MMO Exclusive: Six-Time All Star, Kenny Lofton

Since 1901 there have only been seven players to accomplish the following for their careers:

  • Collect 2,400 or more hits
  • Steal 600 plus bases
  • Own a career .370 or better OBP
  • Own a career bWAR (Baseball Reference WAR) of 65.0 or greater

Six of the aforementioned seven players are enshrined in Cooperstown in the Baseball Hall of Fame: Honus Wagner, Ty Cobb, Eddie Collins, Joe Morgan, Tim Raines and Rickey Henderson.

The seventh member? A man who was a six-time All-Star, four-time Gold Glove winner, and owns the ninth-best WAR among all-time center-fielders: Kenny Lofton.

Lofton, 50, established himself as one of the premier base stealers and table setters of his generation, eclipsing the 50 stolen base mark six times in his seventeen-year career, while getting on-base at a career .372 mark which helped ignite many of those Cleveland Indians’ offenses.

His propensity to get in scoring position on the bases was a thing of beauty. When comparing Lofton with Hall of Fame speedsters and fellow leadoff hitters in Rickey Henderson and Tim Raines, it’s not hard to see the comparisons between three of the very best.

When examining extra bases taken, which identifies the percentage of time the runner advanced more than one base on a single or more than two bases on a double, Lofton and Henderson are tied at 55 percent, while Raines sits at 50 percent.

In terms of productive outs percentage, which looks at the number of times a batter advanced a runner with no outs or drove in a baserunner with the second out of the inning, Raines leads by one percentage point with 39 percent, followed by Lofton at 38 percent, and Henderson at 31 percent.

Looking at bWAR, Lofton’s career 68.2 trails Raines by the slimmest of margins, with Raines posting a 69.1 over nearly 400 more games played in his career. Their runs created per game, which can be looked at as the runs produced by a lineup of nine of that particular player, appear very close to one another, with Henderson leading the pack at 6.8, followed by Raines at 6.6, and Lofton at 6.1.

The puzzling aspect when researching Lofton’s career numbers is the fact that when his first year of Hall of Fame eligibility arrived in 2013, the Baseball Writers’ Association of America (BBWAA) only voted for Lofton 3.2 percent of the time, which meant falling off the ballot entirely.

For Lofton, not getting the proper recognition and at least staying above the five percent threshold to continue to have his numbers looked at by the voters harbors frustration and confusion. Playing in the steroid era, Lofton concedes that his overall numbers might be overlooked due to the inflated home run and runs batted in stats, though he remains humble in the fact that he got to be a catalyst for many winning teams and enjoyed setting the table for the lineups he was in.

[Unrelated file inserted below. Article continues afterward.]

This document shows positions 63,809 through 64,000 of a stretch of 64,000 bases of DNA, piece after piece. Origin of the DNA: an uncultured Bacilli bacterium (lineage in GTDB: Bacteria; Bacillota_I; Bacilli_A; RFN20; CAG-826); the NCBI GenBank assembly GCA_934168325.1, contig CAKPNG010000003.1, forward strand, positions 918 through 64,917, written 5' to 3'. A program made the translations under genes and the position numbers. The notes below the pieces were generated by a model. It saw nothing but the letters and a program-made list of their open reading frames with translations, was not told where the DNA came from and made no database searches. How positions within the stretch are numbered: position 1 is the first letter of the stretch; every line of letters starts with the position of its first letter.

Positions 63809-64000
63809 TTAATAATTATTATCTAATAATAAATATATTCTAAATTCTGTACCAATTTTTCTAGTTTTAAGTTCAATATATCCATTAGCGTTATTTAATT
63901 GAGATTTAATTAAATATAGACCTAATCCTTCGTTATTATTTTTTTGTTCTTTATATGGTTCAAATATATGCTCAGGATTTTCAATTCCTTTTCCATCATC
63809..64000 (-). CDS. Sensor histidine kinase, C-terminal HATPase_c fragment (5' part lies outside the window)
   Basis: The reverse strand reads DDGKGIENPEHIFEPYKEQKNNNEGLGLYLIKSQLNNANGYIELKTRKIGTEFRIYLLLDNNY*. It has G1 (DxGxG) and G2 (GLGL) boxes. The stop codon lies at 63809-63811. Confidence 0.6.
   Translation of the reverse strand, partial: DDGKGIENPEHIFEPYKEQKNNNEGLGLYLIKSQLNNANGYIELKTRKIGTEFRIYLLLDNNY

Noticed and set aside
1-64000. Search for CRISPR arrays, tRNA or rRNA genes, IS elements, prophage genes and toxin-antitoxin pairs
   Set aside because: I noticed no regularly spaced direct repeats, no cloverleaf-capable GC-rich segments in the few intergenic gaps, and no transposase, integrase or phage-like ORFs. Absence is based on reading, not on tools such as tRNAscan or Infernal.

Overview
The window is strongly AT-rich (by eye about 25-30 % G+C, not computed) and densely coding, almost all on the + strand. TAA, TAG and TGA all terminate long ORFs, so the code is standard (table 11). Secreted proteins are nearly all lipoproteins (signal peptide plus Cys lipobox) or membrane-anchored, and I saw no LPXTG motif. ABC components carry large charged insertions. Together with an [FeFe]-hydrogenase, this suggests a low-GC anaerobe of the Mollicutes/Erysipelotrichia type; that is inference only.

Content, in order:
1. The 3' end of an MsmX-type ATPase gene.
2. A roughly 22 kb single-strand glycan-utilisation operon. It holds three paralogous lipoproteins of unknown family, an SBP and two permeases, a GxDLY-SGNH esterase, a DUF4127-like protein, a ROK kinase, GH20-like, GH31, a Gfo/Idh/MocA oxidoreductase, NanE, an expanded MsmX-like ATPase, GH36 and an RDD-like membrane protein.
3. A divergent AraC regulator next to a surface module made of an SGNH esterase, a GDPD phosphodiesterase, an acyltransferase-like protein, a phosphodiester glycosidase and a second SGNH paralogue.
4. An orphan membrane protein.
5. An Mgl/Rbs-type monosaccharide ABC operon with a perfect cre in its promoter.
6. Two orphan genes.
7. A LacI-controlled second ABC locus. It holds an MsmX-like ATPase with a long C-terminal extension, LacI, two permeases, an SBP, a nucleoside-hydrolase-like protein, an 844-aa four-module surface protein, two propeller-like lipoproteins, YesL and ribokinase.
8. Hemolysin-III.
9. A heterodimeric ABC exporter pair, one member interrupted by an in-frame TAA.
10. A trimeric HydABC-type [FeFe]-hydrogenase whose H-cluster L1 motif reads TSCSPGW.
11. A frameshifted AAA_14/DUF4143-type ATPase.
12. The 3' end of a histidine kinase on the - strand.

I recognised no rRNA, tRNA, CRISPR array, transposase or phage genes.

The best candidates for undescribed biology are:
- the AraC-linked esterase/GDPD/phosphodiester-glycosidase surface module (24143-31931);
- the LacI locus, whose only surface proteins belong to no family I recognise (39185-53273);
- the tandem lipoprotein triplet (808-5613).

In total, Lofton played for eleven teams in his seventeen-year major league career, compiling a line of .299/.372/.423 with 2,428 hits, 1,528 runs, 116 triples, and 622 stolen bases.

Lofton has kept busy post baseball, as he co-founded FilmPool Inc. in 2004, a film production company. While at the University of Arizona on a basketball scholarship, Lofton majored in TV/Film and has always had a burgeoning passion for film production.

Lofton and his team are currently finishing up their third feature film, and his appetency for creating projects with meaningful messages is something Lofton takes great pride in.

I had the privilege of speaking to the speedster in early December, where we discussed his time at the University of Arizona, his tenure with the Indians, and his thoughts on his Hall of Fame candidacy.

MMO: Growing up, who were some of your favorite players?

Kenny: I was a Cubs fan. I grew up in the Chicago area and coming home from school at 2:30, the Cubs were always on TV.

MMO: You received a basketball scholarship to the University of Arizona, where you were the backup point guard. Can you talk a little about your experience there? How did you eventually end up playing baseball for the Wildcats?

Kenny: I was there on a basketball scholarship so I went to Arizona. It was a great experience, I enjoyed the time I was there and I ended up just working out with the baseball team after my junior year, and that was kind of it.

I didn’t play, I played in one game or something like that. I was there around three weeks, and that was it. I end up getting signed and playing baseball.

MMO: So scouts were intrigued by your speed and athleticism?

Kenny: Yeah, that’s pretty much what it was. They saw my speed and just working out with the team. I went to some practices, worked out, and I had one official at-bat.

A scout named Clark Crist, I think he’s with the Diamondbacks right now, but he was with the Houston Astros and he had an eye for the game and he was the guy who knows talent. I guess he saw me and said hey, we need to try and get this guy.

MMO: Were you more of a basketball fan growing up, or was your love for baseball about even?

Kenny: I think I was a little even. Younger I was more baseball, and as I got a little older in high school and all the accolades and attention was on basketball. Growing up in the Chicago/Indiana area it was all basketball. It was all Hoosiers, Chicago basketball and that’s what that was all about.